Let's Talk About Vaccines

Let’s talk Vaccines

Pfizer released their emergency vaccine to the public, those being first responders last week. Nurses and healthcare officials flood the vaccination centers in their hospitals, how do we know? It’s all over Instagram, with nurses showing their support for the CN-19 vaccine.

Moderna has now released its vaccine with government approval to the public as part of President Trump’s operation warp speed. Both vaccines require 2 doses, Pfizer 21 days apart and Moderna 28 days apart.

Do vaccines work?

Data documenting the number of cases of disease before and after the introduction of a vaccine, however, demonstrate that vaccines are responsible for the largest drops in disease rates. Measles cases numbered anywhere from 300,000 to 800,000 a year in the United States between 1950 and 1963, when a newly licensed measles vaccine went into use. By 1965, U.S. measles cases were beginning a dramatic drop. I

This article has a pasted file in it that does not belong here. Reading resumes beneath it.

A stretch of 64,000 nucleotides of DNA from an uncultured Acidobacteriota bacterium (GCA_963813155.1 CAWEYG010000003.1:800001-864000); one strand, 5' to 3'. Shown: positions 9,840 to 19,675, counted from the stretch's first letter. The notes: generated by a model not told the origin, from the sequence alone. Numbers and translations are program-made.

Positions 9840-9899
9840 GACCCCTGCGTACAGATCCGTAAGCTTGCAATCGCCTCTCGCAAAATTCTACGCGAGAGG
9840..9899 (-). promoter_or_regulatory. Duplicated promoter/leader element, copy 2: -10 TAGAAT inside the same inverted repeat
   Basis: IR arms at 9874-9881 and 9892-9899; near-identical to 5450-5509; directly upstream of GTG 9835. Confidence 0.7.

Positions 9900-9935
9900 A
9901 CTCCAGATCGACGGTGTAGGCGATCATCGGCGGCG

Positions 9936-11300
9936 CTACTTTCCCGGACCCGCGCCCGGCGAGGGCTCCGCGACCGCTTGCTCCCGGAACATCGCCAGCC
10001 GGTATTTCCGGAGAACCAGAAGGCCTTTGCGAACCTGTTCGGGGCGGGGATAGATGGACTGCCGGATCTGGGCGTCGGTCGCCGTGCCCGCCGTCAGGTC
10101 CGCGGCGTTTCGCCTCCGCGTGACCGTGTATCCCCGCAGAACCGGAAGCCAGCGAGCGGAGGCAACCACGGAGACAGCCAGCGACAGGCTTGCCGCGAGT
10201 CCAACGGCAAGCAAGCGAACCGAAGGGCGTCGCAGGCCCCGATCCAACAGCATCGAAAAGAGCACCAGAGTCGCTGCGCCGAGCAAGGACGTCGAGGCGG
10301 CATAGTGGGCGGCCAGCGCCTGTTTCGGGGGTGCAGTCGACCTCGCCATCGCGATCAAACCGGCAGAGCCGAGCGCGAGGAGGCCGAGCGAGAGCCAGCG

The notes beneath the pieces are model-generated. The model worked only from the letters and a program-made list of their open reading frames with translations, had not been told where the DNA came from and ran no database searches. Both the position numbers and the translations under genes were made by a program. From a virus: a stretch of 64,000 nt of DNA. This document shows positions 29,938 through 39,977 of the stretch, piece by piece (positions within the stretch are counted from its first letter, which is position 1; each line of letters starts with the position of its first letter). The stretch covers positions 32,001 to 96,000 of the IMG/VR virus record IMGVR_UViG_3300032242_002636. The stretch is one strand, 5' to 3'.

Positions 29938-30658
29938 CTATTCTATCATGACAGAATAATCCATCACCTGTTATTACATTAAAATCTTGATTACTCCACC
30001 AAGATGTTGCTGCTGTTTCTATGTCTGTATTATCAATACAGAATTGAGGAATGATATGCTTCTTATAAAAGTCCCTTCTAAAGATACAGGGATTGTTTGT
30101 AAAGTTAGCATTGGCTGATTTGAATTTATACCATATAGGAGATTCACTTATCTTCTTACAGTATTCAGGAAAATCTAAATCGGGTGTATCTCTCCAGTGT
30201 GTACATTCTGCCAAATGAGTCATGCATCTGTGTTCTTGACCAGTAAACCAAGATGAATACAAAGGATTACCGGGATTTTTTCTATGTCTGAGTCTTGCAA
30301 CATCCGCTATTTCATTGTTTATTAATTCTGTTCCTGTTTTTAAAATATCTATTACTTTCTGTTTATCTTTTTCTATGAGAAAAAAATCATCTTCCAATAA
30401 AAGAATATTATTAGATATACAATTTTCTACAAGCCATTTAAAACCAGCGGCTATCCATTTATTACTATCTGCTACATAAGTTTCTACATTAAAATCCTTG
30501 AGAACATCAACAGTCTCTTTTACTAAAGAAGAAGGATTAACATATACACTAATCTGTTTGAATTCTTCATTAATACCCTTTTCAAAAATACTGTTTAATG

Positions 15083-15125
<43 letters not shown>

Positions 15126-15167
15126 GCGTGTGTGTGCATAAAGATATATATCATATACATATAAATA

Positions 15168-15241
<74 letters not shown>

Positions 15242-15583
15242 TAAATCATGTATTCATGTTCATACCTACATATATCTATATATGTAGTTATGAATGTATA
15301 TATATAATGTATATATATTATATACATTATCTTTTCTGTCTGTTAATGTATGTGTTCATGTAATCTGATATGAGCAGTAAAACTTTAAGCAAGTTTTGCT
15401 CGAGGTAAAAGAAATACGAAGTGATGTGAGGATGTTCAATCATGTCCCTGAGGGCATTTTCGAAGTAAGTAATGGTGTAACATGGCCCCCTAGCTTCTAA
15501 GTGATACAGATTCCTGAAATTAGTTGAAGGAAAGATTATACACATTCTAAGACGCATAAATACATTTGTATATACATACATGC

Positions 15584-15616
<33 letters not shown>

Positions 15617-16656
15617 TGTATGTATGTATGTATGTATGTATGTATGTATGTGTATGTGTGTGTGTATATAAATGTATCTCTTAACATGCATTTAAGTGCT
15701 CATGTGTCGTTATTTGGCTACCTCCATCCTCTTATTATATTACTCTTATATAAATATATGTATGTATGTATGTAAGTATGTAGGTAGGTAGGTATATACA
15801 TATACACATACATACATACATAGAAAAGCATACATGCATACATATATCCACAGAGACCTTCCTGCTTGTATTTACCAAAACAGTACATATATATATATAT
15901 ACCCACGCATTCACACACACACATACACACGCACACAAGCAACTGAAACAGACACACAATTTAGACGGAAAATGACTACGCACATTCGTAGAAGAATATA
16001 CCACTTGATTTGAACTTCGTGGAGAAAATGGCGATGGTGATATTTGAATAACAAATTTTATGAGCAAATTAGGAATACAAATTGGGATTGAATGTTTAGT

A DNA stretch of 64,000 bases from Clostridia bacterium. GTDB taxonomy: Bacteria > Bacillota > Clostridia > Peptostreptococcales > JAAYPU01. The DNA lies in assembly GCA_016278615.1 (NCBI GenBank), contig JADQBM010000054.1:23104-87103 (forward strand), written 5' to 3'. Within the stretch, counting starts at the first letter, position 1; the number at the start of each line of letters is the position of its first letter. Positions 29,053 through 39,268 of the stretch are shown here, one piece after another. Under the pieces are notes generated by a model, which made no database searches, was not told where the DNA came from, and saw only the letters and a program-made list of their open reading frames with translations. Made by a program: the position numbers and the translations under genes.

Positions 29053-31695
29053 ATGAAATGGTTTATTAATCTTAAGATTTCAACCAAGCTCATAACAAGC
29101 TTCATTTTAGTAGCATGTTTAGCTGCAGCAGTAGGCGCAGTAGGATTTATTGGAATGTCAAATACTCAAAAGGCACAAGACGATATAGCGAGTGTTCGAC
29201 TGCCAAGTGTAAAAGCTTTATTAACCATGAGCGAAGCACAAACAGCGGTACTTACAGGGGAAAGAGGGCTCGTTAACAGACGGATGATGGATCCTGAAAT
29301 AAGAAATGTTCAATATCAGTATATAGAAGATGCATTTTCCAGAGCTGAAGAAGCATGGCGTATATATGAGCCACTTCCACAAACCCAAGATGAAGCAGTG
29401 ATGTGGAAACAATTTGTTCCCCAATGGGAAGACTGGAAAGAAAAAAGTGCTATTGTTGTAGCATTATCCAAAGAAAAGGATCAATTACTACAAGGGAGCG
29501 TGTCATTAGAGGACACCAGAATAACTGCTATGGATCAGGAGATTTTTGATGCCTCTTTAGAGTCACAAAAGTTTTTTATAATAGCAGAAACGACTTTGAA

n 1968 about 22,000 cases were reported (a drop of 97.25% from the height of 800,000 cases in just three years); by 1998, the number of cases averaged about 100 per year or less. A similar post-vaccination drop occurred with most diseases for which they are available [1].

Flu Vaccine Effectiveness:


Year Vaccinated Percentage effective
2004 10%
2005 21%
2006 52%
2007 37%
2008 41%
2009 56%
2010 60%
2011 47%
2012 49%
2013 52%
2014 19%
2015 48%
2016 40%
2017 38%
2018 29%
2019 45%
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